Released: 2012, Pure Steel Records
I have been waiting for this one now for quite awhile, basically as soon as I got wind of it. My enthusiasm was further stoked when word got out that this would be in the style of early American power metal, with traces of Fifth Angel, Crimson Glory and Leather Wolf’s sound. TIME TO ROCK was released independently near the end of 2011, but Pure Steel Records wisely picked it up to give it a much deserved wider audience with a 2012 vinyl release. Knight Fury is something of a super group, composed of some talented geezers in Chris Sanders (ex Lizzie Borden, guitars), Dave Ellefson (Megadeth, bass), and journeyman drummer Ken Mary (ex Fifth Angel, Alice Cooper, House of Lords, etc.). Naturally, the danger here is that super groups so often fail to live up to the expectations. I breathed a sigh of relief as soon as I heard the opening track “Nothing Left” which does indeed deliver on the promise of bringing back elements of Fifth Angel’s sound.
TIME TO ROCK is a bit of a pretentious title for an album, and a band better deliver the goods to uphold such a statement. Knight Fury has confidently done just that. Singer William King is the perfect complement to the music, which is firmly rooted in 80s power and melodic metal. King puts his own stamp on the genre, with nods to the late Midnight of Crimson Glory, but he definitely has his own style. Knight Fury has proven the advantage that the veterans have over the revival bands on this release. The revival bands faithfully recapture vintage styles, and often surpass the original bands in pure technical skill. However, they often are missing that intangible “vibe” of the era that the veteran bands can summon, when they are doing it for the music and not as a pure money grab. Let’s be clear here, there are no modern leanings on TIME TO ROCK. From production, to themes, to the music itself, this album might as well have been recorded in 1986. Everybody in the band is at the top of their game, but Sanders propels things with inventive riffs and flawless and fiery playing through the entire album.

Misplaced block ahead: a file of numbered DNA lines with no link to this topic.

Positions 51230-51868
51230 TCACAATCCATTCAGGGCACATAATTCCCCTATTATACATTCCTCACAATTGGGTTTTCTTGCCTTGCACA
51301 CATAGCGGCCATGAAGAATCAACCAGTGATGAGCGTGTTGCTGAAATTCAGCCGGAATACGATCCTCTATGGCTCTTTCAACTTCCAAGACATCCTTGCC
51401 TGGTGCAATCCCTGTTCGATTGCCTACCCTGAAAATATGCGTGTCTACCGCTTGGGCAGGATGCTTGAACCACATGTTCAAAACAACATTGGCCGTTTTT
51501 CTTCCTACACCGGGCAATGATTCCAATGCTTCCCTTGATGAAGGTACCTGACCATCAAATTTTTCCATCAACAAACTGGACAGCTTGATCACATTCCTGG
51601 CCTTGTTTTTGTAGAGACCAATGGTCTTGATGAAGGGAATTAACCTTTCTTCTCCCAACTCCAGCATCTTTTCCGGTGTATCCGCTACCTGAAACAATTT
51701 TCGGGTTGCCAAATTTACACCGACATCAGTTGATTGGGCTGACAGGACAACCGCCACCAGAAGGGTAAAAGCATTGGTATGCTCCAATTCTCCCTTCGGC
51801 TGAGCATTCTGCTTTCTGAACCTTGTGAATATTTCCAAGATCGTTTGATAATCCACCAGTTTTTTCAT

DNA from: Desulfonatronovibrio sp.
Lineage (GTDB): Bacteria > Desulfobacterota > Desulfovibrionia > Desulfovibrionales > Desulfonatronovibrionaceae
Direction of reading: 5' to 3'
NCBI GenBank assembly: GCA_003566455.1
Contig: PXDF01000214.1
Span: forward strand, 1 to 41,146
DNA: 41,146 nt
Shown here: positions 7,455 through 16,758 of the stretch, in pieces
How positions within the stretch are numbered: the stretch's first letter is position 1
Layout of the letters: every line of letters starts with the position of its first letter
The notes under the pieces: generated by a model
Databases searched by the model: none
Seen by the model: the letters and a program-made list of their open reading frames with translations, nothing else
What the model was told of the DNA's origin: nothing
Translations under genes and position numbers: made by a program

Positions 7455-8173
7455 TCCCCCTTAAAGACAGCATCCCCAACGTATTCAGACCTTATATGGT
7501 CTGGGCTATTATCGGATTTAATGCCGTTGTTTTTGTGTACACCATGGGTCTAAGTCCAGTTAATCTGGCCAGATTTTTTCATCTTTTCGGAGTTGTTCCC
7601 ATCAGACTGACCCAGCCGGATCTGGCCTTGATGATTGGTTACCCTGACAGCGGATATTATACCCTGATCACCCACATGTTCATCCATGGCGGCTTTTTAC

Every song is worthy, but look to “Forbidden”, “The Message”, and the Dio influenced title track for some of the best examples of the quality of this album. The only stylistic anomaly would be “Believe”, a highly enjoyable and upbeat semi- ballad, but a bit out of place with the rest of the album, more suited to a track on Fullforce’s ONE album. Bangers of a certain age (like me) gotta rejoice at this album though; this was the sound of power metal before Helloween and Hammerfall, heck before it was even called power metal. Strap in, throw on TIME TO ROCK, and take a time machine back to 1985-1986. I sincerely hope Knight Fury make this a full-time project and not a quick one-off. Recommended for fans of Crimson Glory, Fifth Angel, and early Queensryche.